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UnIcron
02-15-2003, 07:07 AM
Well, I just wanna simulate the effect of gravity.
what i'm actually doing is put a ball inside a cube and then rotate the cube. I wanna gravity effect on the ball.
i know the idea of continuing minusing a particular value from the ball's y-value. The problem is after rotation, the ball's y-axis is no longer the vertical direction.

How to solve this?

Any help is appreciated.

DFrey
02-15-2003, 09:45 AM
The ball has a point, called the center of gravity, which for a uniform speherical ball coincides with the center of the ball. You apply gravity to the center of gravity, and simply draw the ball around that point.

shinpaughp
02-15-2003, 11:50 AM
Depends on how complicated you want to make it, but your first problem should be solved by pushing your modelview matrix before rotation



glMatrixMode(GL_MODELVIEW);
glLoadIdentity();
glPushMatrix();
...
//rotate cube and draw it
...
glPopMatrix();
//draw sphere which has y up and down
...


That should solve your gravity in y axis problem.

UnIcron
02-15-2003, 08:45 PM
Where is the gravity center described?
I could not find it in the documentations.

Thanks.

shinpaughp
02-15-2003, 10:45 PM
You must implement gravity and all other physics yourself! That code is just to keep the y axis for the sphere independent of your rotating cube.

chxfryer
02-16-2003, 01:01 AM
There is a tutorial on gravity at nehe.gamedev.net but this is basically how it goes.

1. Make an acceleration vector for gravity such as (0.0f,-9.8f,0,0f).

2. Add that to a velocity vector for the ball ((0.0f,0.0f,0.0f) if the ball starts still).

3.Then add the result to the ball's position.

4. goto step 2. till ball hits ground(or whatever)
Thats the simple part. Now to keep it in the cube you need some collision code. Go to www.gametutorials.com (http://www.gametutorials.com) for some help with that.

nexusone
02-16-2003, 07:40 AM
Here is something to think about:

Each part of your world has its own XYZ.

You have your worlds XYZ and you have your objects XYZ.

Each object is relative to space in which it is being acted on.

Let's use your box as an example:
It has six sides, top, bottom, right, left, front, back.

If we rotate the box a full 180 say on the Y axis. Then the Back is rotated to the Front.

Now the worlds XYZ has not changed but the boxes has. It's positive X is not facing backwards, in respect to the worlds which now has the negitive X axis of the box.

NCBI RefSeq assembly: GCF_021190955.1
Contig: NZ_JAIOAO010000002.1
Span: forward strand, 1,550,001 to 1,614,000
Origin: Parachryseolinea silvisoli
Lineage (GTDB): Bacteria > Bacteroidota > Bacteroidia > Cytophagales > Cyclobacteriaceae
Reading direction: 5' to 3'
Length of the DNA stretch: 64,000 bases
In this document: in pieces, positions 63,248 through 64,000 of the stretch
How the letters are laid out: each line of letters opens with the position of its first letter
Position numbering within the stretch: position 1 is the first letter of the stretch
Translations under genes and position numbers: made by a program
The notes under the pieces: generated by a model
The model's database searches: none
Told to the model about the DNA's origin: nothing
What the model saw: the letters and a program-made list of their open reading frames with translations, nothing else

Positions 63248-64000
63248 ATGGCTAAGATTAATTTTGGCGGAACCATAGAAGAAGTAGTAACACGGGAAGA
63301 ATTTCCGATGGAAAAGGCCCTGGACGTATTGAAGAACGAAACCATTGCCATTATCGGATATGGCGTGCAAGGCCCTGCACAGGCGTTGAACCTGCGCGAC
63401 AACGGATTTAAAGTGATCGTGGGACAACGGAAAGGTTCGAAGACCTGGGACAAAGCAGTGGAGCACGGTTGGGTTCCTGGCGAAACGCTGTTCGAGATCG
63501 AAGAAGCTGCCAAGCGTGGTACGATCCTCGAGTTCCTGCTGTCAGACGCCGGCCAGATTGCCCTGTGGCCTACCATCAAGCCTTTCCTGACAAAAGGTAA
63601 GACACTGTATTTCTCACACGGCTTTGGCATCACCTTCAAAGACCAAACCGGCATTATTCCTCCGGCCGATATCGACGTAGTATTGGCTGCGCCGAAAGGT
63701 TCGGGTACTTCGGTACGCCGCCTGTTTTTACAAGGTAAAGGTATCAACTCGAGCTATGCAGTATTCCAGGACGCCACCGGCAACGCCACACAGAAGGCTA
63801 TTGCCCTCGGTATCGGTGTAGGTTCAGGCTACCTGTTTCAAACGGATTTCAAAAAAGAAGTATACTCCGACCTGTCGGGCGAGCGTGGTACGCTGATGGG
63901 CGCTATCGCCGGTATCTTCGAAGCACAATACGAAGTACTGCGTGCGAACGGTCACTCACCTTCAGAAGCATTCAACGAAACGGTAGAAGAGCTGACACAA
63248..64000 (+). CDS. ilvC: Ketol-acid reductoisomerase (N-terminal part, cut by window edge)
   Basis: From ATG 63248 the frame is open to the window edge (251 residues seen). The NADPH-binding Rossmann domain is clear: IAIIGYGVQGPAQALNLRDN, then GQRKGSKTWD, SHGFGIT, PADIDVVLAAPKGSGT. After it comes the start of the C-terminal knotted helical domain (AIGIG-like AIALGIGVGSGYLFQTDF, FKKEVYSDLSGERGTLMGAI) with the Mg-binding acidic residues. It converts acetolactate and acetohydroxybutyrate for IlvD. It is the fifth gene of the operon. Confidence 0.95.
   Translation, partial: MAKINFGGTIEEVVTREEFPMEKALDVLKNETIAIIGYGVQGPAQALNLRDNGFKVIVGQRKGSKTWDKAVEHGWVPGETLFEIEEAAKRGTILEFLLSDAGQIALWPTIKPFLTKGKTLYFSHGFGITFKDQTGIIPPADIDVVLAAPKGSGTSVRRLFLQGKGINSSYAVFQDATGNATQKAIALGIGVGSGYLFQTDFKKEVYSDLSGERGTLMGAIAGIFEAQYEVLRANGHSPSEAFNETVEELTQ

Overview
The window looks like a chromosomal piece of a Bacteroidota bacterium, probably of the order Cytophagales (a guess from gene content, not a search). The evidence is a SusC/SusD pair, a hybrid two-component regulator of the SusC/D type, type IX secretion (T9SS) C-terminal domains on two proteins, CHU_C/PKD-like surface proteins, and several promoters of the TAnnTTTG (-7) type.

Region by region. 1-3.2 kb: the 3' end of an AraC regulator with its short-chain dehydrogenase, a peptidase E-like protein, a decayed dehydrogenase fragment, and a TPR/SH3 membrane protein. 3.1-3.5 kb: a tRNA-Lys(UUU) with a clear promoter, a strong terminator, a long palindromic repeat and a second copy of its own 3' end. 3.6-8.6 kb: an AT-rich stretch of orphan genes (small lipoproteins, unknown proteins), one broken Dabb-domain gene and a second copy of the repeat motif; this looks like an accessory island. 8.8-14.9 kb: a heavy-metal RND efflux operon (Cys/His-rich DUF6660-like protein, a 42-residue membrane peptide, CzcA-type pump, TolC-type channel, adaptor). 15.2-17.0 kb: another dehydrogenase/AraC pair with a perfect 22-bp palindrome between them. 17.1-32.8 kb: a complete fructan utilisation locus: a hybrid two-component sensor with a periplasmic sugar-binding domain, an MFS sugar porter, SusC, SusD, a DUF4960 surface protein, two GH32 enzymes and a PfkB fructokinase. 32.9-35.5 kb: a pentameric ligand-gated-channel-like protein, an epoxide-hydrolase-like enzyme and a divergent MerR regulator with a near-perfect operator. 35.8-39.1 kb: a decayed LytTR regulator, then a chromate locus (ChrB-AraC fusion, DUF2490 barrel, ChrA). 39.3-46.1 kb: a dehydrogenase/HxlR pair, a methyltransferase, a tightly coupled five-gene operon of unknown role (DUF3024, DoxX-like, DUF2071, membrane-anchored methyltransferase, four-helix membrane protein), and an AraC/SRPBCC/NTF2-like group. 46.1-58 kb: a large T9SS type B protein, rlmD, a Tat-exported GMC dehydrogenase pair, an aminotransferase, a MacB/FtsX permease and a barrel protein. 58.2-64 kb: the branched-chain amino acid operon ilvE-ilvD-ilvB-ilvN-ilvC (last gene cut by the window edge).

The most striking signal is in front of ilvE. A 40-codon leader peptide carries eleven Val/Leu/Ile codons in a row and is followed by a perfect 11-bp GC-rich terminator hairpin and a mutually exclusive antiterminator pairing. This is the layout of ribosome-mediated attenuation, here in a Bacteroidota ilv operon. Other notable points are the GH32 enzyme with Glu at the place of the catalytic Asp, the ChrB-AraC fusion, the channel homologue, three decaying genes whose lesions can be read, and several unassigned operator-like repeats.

Also if we have a ball inside the box, its X axis will be also rotated also with the box.

In respect to the box you only need to look at the location of the ball in the box. Since both the ball and box current share the same XYZ space.


As respect for gravity, is effect will very based on world location vs. box rotation.
You use this to find force in which to act on the ball

Now well only need to find the angle in which the box is in refernce to the world gravity.

Let's say at angle 0 the ball is at rest, both the box and world are parallel.
At > 0, the box is tilted to the left and force is starting to move the ball in the +y, and say at < 0 the box is tilted to the other side and ball moves right.

I hope this gives you more of the idea on how to handle gravity.

UnIcron
02-16-2003, 07:32 PM
Well, I want it this way, actually:
the ball's coordinates rotate with the rotation of the cube's rotation.
in the meanwhile, in the world coordinates the ball is supposed to have gravity effect as well.

fringe
02-17-2003, 02:39 AM
Here is the method I would choose:

do as the bloke above says transform the view to be where ever you want to look at then draw the sphere at (x,y,z) where y is given by:

y= initial speed * time + 0.5 * gravity *time * time

probably if you want it simple make time 0.2ish (representing 0.2 seconds per frame)
A have a counterr toc ount frames so:
each frame

i++;
y= u * i * 0.2 + 5 * 0.04 * i*i

Hope this helps,

fringe

UnIcron
02-17-2003, 02:52 AM
I thought of the method of using time,
but is there any method to obstain the time passed?
or, is it just unnecessary to use real time?

nexusone
02-17-2003, 04:55 AM
You can just use seconds past, since the start of motion.
but could be anything like frames processed, but that would make it run faster on some machine and slow on other..

Only buy using time will you get a real effect.


time(&ltime); // Get time
newtime = localtime(&ltime); // Convert to local time

start_time = newtime->tm_sec // pointer to seconds

Then just count seconds or minutes, you also can get raw time also.


Originally posted by Unicron:
I thought of the method of using time,
but is there any method to obstain the time passed?
or, is it just unnecessary to use real time?